Guest post from Dr Stuart Waiton, Lecturer at the University of Abertay Dundee and co-founder of Take a Liberty (Scotland)
‘No one should be subjected to intolerance, prejudice or violence in 21st Century Scotland’. So reads the Scottish Executive website discussing Banning Orders, introduced in 2006, orders that can ban abusive or bigoted fans from attending any football game anywhere in the world for up to ten years. Ironically, as the authoritarian discussion about how to rid Scotland of sectarianism rumbles on it appears that the Scottish Government are illustrating their own far more worrying form of intolerance, prejudice and violence.
Tolerance, it appears, today means not tolerating views that we don’t like. Not too long ago this was called authoritarianism. Now there is talk of making sectarian conduct at football matches a specific criminal offence punishable by five years in jail, with similar powers to target bigotry on the internet. Not too long ago challenging bigotry and sectarianism was seen as a political challenge, today, like many other things, it has become something to be policed out of existence.
But then even this is to take the reactionary approach of the SNP and today’s pundits too seriously. Any serious analysis of sectarianism in Scotland would have to conclude that it is largely a fiction. In fact if we take Rangers and Celtic out of the equation – where is this sectarianism? We can no doubt find some stupid kids fighting and call it sectarianism, but previously sectarianism was a powerful force in society, something that meant people would be denied jobs, houses, would never inter-marry, or associate with the ‘other’ side. Today none of this holds true.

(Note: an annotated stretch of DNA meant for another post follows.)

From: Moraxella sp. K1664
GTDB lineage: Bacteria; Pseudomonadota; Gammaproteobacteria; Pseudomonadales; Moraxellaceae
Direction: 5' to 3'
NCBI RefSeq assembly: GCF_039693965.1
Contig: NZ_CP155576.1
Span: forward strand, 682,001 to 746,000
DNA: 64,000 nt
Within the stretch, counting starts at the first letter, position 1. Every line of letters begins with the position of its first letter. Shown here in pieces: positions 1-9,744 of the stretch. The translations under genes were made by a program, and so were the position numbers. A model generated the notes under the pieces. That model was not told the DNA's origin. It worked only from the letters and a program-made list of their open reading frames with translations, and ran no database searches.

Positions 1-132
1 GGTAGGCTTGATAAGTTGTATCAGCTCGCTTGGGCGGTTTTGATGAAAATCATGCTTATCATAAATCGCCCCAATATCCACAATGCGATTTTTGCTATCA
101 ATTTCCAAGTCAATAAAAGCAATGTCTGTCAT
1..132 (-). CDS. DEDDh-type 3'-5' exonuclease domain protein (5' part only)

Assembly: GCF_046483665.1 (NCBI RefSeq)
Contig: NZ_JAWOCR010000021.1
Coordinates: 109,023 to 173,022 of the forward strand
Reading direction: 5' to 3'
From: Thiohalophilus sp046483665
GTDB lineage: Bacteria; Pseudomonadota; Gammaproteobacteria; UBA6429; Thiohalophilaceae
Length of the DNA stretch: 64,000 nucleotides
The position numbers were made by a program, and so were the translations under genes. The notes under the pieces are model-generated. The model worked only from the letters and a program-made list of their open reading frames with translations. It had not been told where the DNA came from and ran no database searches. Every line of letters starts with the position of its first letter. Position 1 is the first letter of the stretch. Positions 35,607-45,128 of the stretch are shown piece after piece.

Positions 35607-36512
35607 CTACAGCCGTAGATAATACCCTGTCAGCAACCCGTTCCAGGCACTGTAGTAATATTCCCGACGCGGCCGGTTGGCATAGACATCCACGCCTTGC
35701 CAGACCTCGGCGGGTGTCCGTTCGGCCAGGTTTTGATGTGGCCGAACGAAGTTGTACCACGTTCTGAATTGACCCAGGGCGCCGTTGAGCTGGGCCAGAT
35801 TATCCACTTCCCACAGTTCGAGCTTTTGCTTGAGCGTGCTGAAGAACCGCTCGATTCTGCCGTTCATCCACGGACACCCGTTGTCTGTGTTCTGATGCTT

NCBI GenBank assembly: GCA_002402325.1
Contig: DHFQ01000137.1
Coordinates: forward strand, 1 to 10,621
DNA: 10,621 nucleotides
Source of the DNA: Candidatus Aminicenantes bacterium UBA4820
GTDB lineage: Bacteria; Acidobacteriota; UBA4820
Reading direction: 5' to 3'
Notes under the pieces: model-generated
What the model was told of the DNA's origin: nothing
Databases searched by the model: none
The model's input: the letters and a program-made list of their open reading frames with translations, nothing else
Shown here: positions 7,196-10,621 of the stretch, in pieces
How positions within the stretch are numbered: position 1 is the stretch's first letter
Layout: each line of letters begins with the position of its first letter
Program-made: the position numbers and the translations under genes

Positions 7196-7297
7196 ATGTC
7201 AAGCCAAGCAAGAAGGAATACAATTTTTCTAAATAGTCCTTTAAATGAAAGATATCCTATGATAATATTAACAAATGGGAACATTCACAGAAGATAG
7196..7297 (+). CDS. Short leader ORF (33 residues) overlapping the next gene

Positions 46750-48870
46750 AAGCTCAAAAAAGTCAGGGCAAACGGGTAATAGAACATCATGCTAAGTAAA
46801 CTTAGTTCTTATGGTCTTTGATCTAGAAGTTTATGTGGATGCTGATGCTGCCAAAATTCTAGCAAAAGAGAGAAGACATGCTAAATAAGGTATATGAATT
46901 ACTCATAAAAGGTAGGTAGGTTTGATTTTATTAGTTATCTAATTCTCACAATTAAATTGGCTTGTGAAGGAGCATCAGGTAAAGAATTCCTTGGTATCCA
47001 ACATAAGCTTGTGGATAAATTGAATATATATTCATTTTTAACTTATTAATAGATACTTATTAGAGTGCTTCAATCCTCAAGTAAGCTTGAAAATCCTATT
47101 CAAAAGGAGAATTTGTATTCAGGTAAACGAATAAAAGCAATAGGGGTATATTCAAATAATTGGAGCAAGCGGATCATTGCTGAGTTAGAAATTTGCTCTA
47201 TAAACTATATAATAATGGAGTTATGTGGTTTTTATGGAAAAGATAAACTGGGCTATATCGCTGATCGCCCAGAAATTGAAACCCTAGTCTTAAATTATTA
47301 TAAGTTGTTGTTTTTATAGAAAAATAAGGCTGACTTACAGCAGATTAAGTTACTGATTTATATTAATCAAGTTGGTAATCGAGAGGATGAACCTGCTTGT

Celtic and Rangers fans may shout IRA or Fenian this and that, but they then troop off home to their Protestant wife or Catholic mates. Today ‘sectarianism’ is a 90 minute game and the main reason we are aware of it at all is because politicians and pundits are grandstanding, attempting to look tough and purposeful by doing their ‘thing’, which today means being ‘outraged’, standing up for the ‘offended’ and introducing all sorts of draconian law and forms of policing.
Strangely, this whole furore has erupted largely because of a few extreme acts – the sending of a bomb to Neil Lennon (for which there are already laws to send these idiots down), the scuffle between him and Ally McCoist (which actually wasn’t extreme at all but was portrayed as such), and the ridiculous assault (another criminal act) on Lennon at Hearts.
These events have magically been tied into the hundreds of thousands of everyday Old Firm fans who shout and sing at football matches. Here we find the prejudice of the Scottish elite about football fans, with their own comments filled with bile and hatred about this imaginary sectarian force in society, backed up with serious violence in the form of imprisonment for up to 5 years for singing a song that someone somewhere finds offensive.
No one should be subjected to intolerance, prejudice or violence in 21st Century Scotland, except that is for Celtic and Rangers fans. This is the real shame on Scotland.